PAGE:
Why now is the time for income investors to stop ignoring Japan

by | Apr 27, 2021

Japanese flag

2021 has been an exciting year so far for the Japanese market says Richard Aston, portfolio manager of the CC Japan Income & Growth Trust, and that includes attractions for income seekers too. 

The Nikkei 225 breached the 30,000 mark for the first time in nearly 31 years in February. Today, at the end of April, it continues to sit far above the lows of around 16,500 it hit during the throes of the initial waves of the coronavirus pandemic last year.

As with many global indices, buying momentum has arisen in the face of the development and roll-out of Covid vaccines nationwide. But in Japan, sentiment has been lifted in-part by strong economic data and better-than-expected corporate performance amid tough market conditions leading to increased buying of “undervalued” Japanese stocks by foreign investors.

But while value investors are now capitalising on Japan’s tremendous resilience in the face of adversity, the allocation to the nation in global equity indices continues to only sit at around 8%.

By overlooking Japan in this way, we believe that these investors are missing out on some of the strongest dividend growth opportunities in today’s markets.

Outdated views

One reason income investors may be hesitant to invest in Japan is the decades of ineffective corporate governance. But this view is now dated – corporate governance has been improving in the country for years. Japan’s Corporate Governance Code of 2015 (along with its subsequent revisions), put into motion a structural change that continues to gain traction across the corporate landscape.

In fact, corporate governance was one of the core tenets of former Prime Minister Shinzo Abe’s tenure. Over his years in charge, he introduced a swathe of new codes and guidelines reforming how companies are run and how shareholders are remunerated.

The signs suggest the reforms have made an extremely positive impact.

Japan enjoyed its fifth consecutive year of world-beating dividend growth in 2019, while share buybacks have also been increasing during the same five years.

This direction of travel is poised to last well into the future as new Prime Minister, Yoshihide Suga, has pledged to continue Abe’s corporate governance reforms with the hope of continuing to improve outcomes for shareholders and attracting more foreign investment. Likewise, the Japanese Financial Services Agency has now started discussing upcoming revisions to the nation’s Corporate Governance code to put further pressure on companies to disclose their conformance with its requirements.

Good cover

Many companies across the West cut dividends last year as they were forced to use excess cash to cover revenue shortfalls or faced regulatory pressure to do so. Some estimates put the total value of global dividend cuts between the second and fourth quarters of 2020 at US$220 billion.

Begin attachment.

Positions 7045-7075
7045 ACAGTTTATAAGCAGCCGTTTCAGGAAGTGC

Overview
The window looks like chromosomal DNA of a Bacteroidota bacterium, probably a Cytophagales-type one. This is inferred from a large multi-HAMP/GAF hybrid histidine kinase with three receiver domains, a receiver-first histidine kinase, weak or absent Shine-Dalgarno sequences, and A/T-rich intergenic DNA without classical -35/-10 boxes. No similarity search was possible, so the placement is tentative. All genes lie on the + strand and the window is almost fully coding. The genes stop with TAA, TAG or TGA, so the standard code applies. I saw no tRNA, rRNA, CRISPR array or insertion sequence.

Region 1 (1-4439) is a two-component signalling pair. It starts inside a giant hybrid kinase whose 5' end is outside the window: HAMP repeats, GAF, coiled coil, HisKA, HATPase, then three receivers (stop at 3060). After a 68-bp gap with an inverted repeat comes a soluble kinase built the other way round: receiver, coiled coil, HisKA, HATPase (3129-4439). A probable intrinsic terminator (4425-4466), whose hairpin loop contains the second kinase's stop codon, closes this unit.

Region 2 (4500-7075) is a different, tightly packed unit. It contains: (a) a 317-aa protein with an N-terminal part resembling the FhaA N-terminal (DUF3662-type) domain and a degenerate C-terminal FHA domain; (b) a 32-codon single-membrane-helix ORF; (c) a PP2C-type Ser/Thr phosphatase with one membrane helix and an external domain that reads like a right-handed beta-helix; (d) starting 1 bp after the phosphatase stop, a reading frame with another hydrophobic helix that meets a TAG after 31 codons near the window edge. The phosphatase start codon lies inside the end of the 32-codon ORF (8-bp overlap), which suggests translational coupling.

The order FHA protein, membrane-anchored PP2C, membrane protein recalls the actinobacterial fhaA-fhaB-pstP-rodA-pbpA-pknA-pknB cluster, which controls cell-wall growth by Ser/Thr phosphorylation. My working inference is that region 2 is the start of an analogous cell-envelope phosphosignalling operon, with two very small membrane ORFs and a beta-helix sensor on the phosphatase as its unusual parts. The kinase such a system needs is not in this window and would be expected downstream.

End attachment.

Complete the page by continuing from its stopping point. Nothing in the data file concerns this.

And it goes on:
More than half of companies listed on the Topix have net cash in reserve. This compares to fewer than 15% on the S&P 500 and around 21% on the FTSE All-Share.

This cash, has helped provide dividend cover throughout the pandemic and while many Western companies were cutting dividends last summer, around 60% of Japanese firms planned to leave them unchanged compared with the same period in the prior year.

A recent report from Daiwa Securities highlights the fact that Japanese dividends have been considerably more robust than earnings in FY20.

Its analysis showed that the constituents of the Topix 500 are likely to report a net income down over 20% in FY20 compared to FY19. However, despite this, the reduction in aggregate dividends is now forecast to be around 4%.

The bigger picture

A further reason for income investors’ potential reluctance to engage with Japan could perhaps also be the most significant.

Many of Japan’s largest and most influential stocks are members of what could be termed the “old guard”.  For these firms, transitioning towards a pro-shareholder model with an emphasis on returns and activist influence is much harder than it is for new upstarts.

The overall impact is that these companies lower the average dividend yield of the Japanese market as a whole. In so doing, investors with certain minimum yield hurdles to meet might see Japan falling off their radars.

If this is the case, these investors may be missing the opportunity that lies within.

It’s important to view the bigger picture when it comes to Japan as an increasing number of “new guard” stocks are providing well-covered dividends growing at world-beating rates. Making the most of them is just a case of picking the right portfolio.

From talking to the firms in which we invest throughout the pandemic, it became clear that shareholder returns are now an ingrained part of their thinking.

With Japanese stocks presenting some of the world’s strongest and fastest-growing dividend opportunities, we believe that income investors can no longer afford to ignore the nation as a whole.

Richard Aston is portfolio manager of the CC Japan Income & Growth Trust


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